Note: This advice is given by the CAP Executive about non-broadcast advertising. It does not constitute legal advice. It does not bind CAP, CAP advisory panels or the Advertising Standards Authority.
Often charities have commercial agreements with private companies, which distribute collection bags and collect donations on the charities behalf. This means that donations given by consumers may not go directly to the charity in full and some may be kept by the private company. Ads must not mislead consumers about where their donations are going, and private companies and individuals behind house-to-house charitable collection bags need to ensure they are upfront and clear with consumers about the nature of the service they provide. In order to make sure the ad does not mislead, advertisers must prominently state company name and make the commercial nature of the relationship clear.
Charity collection bags distributed by a private organization or individual must state the name of the company or individual clearly on both sides of the bag. An ad for a company collecting on behalf of Cancer Research & Genetics UK was upheld because there was no mention of the advertiser’s name or company status on the front of the bag. The ASA concluded that due to this consumers were likely to be given the misleading impression that they were donating directly to charity (Recycle Proline Ltd, 30 March 2016).
Marketers must make their company name at least as prominent as the charity who benefit from the collection on both sides of the bag. The font, colour, size and position of the text may all affect its prominence. An example may be stating “Company X Ltd’ collecting in association with “Charity Y” or similar on both sides, in the same size and font and in equally prominent positions on the ad. In the ruling above, the ad did include the company name on the back of the bag, however the charity name and number were given more prominence than the company name, which contributed to the impression that all donations went directly to the charity (Recycle Proline Ltd, 30 March 2016).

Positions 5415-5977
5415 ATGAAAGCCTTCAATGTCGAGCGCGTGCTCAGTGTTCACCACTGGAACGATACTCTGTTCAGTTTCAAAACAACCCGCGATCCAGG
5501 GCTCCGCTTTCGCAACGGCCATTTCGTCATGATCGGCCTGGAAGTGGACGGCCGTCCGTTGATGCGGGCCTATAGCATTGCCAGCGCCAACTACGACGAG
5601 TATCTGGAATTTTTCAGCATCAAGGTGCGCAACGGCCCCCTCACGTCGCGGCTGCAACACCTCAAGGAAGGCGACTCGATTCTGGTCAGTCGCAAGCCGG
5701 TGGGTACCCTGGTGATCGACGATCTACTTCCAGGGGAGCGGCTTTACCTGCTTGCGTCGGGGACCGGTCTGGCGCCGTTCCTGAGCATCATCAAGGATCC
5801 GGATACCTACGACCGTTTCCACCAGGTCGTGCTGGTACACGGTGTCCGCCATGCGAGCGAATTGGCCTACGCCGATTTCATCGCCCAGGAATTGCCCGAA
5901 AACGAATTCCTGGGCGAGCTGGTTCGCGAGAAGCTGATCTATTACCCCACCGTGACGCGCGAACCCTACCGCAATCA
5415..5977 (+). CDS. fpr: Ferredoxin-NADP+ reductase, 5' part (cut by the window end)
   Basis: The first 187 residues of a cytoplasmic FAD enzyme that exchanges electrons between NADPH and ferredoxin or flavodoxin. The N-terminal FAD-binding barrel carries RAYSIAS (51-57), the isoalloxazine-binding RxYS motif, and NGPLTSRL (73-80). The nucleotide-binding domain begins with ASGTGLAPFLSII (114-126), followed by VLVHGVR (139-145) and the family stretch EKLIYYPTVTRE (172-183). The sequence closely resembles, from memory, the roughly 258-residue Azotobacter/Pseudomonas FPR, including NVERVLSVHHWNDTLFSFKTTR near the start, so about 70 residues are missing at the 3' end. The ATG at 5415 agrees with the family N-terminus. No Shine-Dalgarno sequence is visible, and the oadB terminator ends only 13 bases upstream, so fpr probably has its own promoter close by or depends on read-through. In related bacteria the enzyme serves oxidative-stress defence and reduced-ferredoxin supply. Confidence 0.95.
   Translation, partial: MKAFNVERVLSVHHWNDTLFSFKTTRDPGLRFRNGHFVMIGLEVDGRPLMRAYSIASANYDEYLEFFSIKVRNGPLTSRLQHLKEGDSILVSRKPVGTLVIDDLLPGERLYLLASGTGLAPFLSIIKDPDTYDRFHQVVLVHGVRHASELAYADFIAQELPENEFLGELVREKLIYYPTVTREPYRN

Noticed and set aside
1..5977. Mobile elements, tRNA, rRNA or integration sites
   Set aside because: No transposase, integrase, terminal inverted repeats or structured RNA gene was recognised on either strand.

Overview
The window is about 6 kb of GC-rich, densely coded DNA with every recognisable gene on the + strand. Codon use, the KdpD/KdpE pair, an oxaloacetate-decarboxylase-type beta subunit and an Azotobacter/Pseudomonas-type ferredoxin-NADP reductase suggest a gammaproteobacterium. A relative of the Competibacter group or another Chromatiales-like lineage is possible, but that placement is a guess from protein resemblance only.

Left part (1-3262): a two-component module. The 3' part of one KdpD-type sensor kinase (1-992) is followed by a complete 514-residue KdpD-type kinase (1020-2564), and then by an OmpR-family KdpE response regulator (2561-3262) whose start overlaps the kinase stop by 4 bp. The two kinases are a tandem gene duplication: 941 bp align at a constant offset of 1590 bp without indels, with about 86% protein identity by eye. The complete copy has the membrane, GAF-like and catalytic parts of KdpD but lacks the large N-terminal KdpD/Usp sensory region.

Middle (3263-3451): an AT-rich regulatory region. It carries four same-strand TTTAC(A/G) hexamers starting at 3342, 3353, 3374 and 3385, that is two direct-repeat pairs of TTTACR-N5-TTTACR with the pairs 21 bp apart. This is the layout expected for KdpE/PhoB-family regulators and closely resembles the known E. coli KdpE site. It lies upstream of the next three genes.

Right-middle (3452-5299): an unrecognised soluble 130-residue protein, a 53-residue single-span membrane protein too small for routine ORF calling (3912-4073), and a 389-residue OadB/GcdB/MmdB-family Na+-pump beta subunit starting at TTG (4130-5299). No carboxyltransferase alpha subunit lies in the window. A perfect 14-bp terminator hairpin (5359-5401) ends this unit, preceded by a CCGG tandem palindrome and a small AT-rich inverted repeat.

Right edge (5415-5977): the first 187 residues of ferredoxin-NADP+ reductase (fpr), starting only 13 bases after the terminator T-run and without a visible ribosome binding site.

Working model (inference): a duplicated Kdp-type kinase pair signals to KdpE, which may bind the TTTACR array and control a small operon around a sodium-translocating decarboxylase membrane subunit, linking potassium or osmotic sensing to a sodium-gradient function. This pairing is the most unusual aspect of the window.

The intention of including the company name in at least equal prominence to the charity name is to ensure that the ad makes it clear that the bags are collected by a commercial enterprise. There should be nothing in the ad which gives the impression that the donations will go in full or directly to charities.
CAP has also published Advertising Guidance on how to make sure consumers understand where their donations are going and what charities will receive: Guidance on door-to-door charity collection bags.